Even the marriage broker received a red packet containing more than one banknote. Chinese always regarded a single item as inauspicious because it symbolizes loneliness. Happiness comes in doubles.
So the red packet should contain at least two notes. After the tea ceremony the sumptuous wedding dinner was hosted by the parents and the couple retired into their bedroom where a pair of elaborately carved long feng (dragon and phoenix) candles were lit symbolising a good and auspicious union. It was believed that if the candles burnt off at the same time the couple would live to a ripe old age together.
Otherwise one of them would die earlier, the long symbolising the male and the feng the female.
These marriage customs were carried out within as well as outside China early 20th century.
Modern Chinese Wedding
Modern weddings based on tradition can be almost as elaborate as these.
Many overseas Chinese still follow tradition and choose an auspicious time and day for the wedding, although in the present day context traditional practices have been streamlined.
From the day the couple meet and fall in love to the time they decide to get married they may or may not host a dinner for the exchange of engagement rings in the presence of parents and friends.
Weddings of the rich still tend to be very elaborate and pompous but the average wage earner may host a simple wedding dinner or reception.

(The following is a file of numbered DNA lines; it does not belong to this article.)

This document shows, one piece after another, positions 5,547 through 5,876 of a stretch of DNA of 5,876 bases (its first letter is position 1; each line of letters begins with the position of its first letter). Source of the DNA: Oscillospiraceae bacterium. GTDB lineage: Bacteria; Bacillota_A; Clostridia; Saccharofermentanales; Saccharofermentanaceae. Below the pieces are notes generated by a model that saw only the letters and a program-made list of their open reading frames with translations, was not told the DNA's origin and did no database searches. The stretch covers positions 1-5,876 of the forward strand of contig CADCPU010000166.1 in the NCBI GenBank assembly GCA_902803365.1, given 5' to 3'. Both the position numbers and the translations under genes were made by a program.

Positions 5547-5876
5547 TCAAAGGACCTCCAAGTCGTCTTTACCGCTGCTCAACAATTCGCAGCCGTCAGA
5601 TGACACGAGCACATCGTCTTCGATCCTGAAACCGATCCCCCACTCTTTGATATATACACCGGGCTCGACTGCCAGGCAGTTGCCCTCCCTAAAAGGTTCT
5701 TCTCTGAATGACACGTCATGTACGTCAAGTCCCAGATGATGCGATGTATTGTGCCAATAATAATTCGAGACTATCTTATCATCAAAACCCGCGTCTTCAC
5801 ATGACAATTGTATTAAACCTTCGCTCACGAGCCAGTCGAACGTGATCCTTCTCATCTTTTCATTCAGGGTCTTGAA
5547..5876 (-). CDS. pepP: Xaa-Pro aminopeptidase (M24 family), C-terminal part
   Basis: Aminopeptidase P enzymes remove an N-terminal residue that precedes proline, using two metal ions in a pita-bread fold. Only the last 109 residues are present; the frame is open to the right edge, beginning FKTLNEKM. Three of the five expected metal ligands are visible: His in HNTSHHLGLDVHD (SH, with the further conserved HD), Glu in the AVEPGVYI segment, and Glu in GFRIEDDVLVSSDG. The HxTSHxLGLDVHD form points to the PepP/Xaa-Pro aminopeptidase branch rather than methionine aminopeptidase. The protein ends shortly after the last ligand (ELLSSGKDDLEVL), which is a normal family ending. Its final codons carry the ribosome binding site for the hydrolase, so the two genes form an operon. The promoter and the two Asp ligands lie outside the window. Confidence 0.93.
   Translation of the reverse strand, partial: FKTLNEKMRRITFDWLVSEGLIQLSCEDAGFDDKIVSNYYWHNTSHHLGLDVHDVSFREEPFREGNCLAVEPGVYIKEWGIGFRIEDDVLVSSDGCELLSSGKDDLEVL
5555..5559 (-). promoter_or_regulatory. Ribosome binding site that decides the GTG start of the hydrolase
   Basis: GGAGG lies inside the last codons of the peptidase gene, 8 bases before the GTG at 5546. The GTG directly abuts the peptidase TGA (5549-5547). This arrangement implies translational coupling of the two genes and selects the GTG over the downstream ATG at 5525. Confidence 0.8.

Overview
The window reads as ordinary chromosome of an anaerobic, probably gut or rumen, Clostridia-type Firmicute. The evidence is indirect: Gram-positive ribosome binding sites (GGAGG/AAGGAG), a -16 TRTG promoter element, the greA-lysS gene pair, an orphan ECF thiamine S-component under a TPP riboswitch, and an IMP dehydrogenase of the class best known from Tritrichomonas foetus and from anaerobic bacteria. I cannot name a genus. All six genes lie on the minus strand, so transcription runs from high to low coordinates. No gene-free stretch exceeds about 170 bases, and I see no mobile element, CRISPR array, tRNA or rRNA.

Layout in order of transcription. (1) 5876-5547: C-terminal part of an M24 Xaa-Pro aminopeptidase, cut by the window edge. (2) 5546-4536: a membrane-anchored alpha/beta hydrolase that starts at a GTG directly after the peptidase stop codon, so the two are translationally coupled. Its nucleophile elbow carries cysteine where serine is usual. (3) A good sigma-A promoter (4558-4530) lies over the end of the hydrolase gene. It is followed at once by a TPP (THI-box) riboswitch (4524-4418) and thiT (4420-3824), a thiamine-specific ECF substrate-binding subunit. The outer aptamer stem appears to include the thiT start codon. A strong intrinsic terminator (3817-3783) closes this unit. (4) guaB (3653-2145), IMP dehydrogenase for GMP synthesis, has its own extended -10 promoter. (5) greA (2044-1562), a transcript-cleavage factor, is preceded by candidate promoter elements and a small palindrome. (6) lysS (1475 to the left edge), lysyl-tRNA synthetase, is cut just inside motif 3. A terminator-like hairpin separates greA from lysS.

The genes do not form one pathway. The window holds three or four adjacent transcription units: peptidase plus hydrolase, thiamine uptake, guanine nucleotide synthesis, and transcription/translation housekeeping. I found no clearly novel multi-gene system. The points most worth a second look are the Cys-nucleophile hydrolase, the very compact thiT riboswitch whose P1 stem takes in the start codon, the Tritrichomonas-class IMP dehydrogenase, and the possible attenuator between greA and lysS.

Marriage brokers still operate in some Asian countries, although their role in the marriage is different from what it was in the old days.
They work in matchmaking agencies, helping people who encounter difficulties in finding their partner in life or who have little opportunity to meet the right partner.
These agencies introduce the couples to each other and they do not normally analyse the suitability of birthdates. Instead they use computers to match those who share the same interests or have similar family backgrounds.
The tradition of the bridal gift to the groom is usually not followed by modern couples, but the bride may help in paying for the banquet, and this is sometimes seen as being the bride’s gift for the groom.
The bride is still collected from her house by the groom and the groomsmen, but today, if possible, they will go in decorated cars.
The weddings feast is probably considered the most important part of the celebrations. This is more of a parental event than any other part of the wedding.
The menu will include about twelve courses, including appetizer, roast pig, shark fin soup, fried rice or noodles, dessert, and fresh food. Each of the guests at the feast presents a monetary gift.
As the soup is served, the bridal couple go from table to table toasting the guests.
During her wedding day the bride will change her clothes four or five times, and after the meal she changes again.
When the guests leave, the couple, along with their parents and relatives, form a line at the door to thank the departing guests for coming.
Descriptions of Chinese weddings are complicated by the vast size of the country, differences among provinces, and marriage laws that have followed or been influenced by Western cultures and political ideology.